I’ve mentioned a lot had been going on in my life lately, mainly focusing on work. However, some more personal, weighty things did take place. A couple weeks ago, my family unexpectedly lost our dog Sasha.
We adopted Sasha eight months after losing our first family dog, Charlie, who, despite being a husky-German shepherd-black lab mix (so basically, a big dog), lived to be 15 years old. He was an amazing dog – loyal, loving, adoring, fun, wise – and our family wasn’t sure we would get another dog for a long time after we lost him.
However, my dad saw a picture of Sasha in the local newspaper. Then named “Snowy,” she had been at the local animal shelter (the one I volunteered at in the spring and summer) for a few months, and the paper was featuring her in hopes it would lead to her adoption. She had been a stray and was estimated to be one to two years old.
My dad read about her, thought about her, went to visit her, and fell in love with her. My parents adopted her within days, right around Thanksgiving of my freshmen year of college.
Sasha loved to play, walk, and run, and was super vocal. She loved to cuddle and demanded the attention of every creature she came into contact with – human, cat, dog, whatever. She was extremely smart, but instead of using that intelligence to be as human-like as possible, sort of like Charlie did, she used her smarts for the most clever, dog-like means. We originally thought she was a border collie-retriever mix, but as the years went by, we weren’t sure if that was right and could never quite pinpoint what breeds she was. We think she was probably a retriever of some kind and possibly American Eskimo as well.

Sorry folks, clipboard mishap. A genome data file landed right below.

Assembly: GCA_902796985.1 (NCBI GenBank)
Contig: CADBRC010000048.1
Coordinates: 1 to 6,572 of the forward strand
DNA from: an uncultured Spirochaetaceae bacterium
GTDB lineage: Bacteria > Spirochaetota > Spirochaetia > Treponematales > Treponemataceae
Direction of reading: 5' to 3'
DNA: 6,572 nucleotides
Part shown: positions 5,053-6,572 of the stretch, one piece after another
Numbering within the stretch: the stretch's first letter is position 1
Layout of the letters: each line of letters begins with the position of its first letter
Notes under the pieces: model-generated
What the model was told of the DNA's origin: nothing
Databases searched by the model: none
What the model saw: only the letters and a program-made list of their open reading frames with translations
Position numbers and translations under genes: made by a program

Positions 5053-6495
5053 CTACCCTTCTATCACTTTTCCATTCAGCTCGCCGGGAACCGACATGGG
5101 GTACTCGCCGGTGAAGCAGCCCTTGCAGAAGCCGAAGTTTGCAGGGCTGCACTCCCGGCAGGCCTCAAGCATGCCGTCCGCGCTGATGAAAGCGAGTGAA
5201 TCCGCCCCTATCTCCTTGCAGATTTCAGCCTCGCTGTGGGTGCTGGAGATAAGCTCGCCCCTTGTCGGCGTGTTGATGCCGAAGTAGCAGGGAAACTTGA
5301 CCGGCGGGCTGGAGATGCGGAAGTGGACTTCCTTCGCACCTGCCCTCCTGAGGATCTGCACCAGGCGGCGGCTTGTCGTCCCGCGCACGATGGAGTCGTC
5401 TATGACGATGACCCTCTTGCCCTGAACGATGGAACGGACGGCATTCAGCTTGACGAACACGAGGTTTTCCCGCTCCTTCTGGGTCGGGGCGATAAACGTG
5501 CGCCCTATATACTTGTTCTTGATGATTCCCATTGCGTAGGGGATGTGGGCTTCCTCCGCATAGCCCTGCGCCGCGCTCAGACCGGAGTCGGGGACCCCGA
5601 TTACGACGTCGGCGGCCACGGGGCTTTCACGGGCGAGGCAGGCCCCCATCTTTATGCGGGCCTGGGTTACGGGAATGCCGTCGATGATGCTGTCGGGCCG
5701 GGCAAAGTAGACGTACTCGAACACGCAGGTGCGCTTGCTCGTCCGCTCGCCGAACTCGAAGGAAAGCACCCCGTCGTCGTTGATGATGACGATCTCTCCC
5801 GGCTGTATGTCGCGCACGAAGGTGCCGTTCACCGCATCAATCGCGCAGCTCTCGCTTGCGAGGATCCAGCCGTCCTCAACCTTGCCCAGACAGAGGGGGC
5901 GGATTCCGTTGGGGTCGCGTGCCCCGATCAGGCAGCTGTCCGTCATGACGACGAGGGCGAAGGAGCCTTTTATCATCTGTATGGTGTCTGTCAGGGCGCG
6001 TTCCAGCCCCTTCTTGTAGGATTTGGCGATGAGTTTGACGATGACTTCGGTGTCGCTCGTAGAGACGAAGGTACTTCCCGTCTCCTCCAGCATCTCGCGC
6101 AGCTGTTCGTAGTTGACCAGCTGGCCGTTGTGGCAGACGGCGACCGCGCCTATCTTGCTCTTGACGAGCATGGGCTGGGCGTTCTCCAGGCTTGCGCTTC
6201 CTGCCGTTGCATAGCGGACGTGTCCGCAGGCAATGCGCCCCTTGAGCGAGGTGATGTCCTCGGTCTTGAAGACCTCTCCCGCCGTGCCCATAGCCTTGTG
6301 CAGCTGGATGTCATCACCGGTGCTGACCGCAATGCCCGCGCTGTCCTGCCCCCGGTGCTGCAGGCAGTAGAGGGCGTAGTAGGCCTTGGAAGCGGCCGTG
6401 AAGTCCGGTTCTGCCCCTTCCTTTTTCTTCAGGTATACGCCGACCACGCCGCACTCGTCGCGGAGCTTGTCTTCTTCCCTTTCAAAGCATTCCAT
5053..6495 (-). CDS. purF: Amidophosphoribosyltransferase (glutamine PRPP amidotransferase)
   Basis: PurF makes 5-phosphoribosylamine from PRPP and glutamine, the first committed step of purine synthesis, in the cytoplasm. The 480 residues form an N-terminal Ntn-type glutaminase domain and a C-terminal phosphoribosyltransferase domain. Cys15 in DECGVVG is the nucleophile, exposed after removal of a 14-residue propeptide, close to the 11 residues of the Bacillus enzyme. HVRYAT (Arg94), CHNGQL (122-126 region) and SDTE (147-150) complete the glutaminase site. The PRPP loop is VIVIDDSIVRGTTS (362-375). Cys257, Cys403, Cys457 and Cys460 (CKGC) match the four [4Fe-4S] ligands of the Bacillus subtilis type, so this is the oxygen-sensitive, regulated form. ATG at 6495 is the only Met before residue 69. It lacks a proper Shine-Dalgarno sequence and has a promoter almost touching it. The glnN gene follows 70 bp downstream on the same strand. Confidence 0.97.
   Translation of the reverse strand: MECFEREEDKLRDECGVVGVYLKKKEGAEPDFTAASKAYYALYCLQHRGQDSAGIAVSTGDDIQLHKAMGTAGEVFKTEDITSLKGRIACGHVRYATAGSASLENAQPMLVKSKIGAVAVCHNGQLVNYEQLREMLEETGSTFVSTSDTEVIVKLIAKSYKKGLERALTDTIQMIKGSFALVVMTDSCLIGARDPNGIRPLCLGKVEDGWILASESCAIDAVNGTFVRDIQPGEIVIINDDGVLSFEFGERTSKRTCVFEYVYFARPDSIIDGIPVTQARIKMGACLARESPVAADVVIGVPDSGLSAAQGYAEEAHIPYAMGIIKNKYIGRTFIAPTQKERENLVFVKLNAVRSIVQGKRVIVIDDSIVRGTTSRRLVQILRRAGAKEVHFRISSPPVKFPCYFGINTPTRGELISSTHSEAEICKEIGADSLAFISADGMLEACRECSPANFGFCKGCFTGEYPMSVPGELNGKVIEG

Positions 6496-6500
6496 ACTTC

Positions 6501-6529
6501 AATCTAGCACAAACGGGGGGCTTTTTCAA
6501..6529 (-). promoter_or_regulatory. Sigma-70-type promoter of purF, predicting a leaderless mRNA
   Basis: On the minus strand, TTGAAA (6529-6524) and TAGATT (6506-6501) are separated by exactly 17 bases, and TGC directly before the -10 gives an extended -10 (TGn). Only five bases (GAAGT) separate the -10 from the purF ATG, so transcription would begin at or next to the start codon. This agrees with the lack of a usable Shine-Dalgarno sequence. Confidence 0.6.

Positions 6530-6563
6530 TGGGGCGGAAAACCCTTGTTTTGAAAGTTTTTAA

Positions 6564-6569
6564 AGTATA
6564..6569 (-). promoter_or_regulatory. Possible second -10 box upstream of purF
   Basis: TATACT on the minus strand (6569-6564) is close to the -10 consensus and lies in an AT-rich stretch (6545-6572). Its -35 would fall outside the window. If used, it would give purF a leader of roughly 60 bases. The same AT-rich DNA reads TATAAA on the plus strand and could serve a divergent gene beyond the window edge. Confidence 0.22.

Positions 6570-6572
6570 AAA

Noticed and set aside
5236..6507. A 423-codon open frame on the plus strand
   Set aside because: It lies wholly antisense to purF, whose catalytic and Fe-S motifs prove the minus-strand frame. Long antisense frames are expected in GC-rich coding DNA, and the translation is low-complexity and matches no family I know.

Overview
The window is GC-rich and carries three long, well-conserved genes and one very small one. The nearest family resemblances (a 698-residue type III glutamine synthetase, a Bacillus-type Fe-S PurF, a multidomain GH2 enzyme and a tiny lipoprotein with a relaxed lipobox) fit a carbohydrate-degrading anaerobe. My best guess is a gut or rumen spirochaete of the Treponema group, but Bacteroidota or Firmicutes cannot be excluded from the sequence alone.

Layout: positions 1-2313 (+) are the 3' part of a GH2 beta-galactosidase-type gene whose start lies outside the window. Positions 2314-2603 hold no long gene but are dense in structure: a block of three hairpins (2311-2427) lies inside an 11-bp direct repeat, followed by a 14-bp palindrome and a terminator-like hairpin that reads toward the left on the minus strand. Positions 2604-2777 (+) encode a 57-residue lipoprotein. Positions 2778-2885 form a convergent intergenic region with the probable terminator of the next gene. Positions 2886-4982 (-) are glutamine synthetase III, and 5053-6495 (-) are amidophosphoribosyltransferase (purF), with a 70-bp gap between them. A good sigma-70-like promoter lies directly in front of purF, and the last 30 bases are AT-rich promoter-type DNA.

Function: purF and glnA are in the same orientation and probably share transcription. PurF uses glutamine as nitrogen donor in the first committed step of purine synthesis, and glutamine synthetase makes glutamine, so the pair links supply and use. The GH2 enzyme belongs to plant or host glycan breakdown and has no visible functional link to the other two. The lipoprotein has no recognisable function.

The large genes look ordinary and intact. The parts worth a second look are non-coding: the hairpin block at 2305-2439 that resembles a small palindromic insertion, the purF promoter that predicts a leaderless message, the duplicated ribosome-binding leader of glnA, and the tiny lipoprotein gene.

She was beautiful, sweet, loving, loyal, sassy, and full of energy. Everyone always asked if she was a puppy still – but she wasn’t, she was six or seven. So even though she was older, we were worried when her energy started to decline and she seemed sort of depressed. We noticed swelling under her chin (where she loved to be scratched) and went to the vet. He discovered a puncture in her mouth (we thought it was from playing with Dan and I’s dog, Madison) and gave her antibiotics.
Sasha just got worse. We took her back to the vet, who sent us to a dental vet specialist. The specialist discovered that it was not a outside action that caused the puncture, but rather inoperable tumors rapidly spreading. Sasha had cancer, and though it was so sudden and we weren’t ready, not even in the least bit, we had to let her go.
We all miss her still, every day. Here is what I wrote on my personal Facebook the day we had to say goodbye: “Losing a pet is hard, because what we see consistently in pets is what we wish we steadily had in ourselves – loyalty, compassion, and joy. The ability to let go of small betrayals or mistakes easily, the instinct to always help those in need and protect others, and the happiness in all blessings, no matter how small or big….a cuddle, a bright summer’s day, a person’s kindness. Pets are the ultimate optimists, the most enthusiastic beings, and the best of friends.”
It’s easier when we are away from home, in places Sasha normally wasn’t. And that is another reason, I finally realized, why losing pets is so hard and it hurts to see pets scared, in pain, etc. I finally realized why I never doubted or questioned pets being part of the family, and just inherently felt it and accepted it as truth as a child in a house with animals – Pets make a house a home. It feels emptier with them gone. Life is missing a substantial measure of love, acceptance, and warmth. And if those things aren’t what makes a person feel at home, I’m not sure what does.
Miss you, Sasha. So grateful and glady you were part of our family and home. Love you always.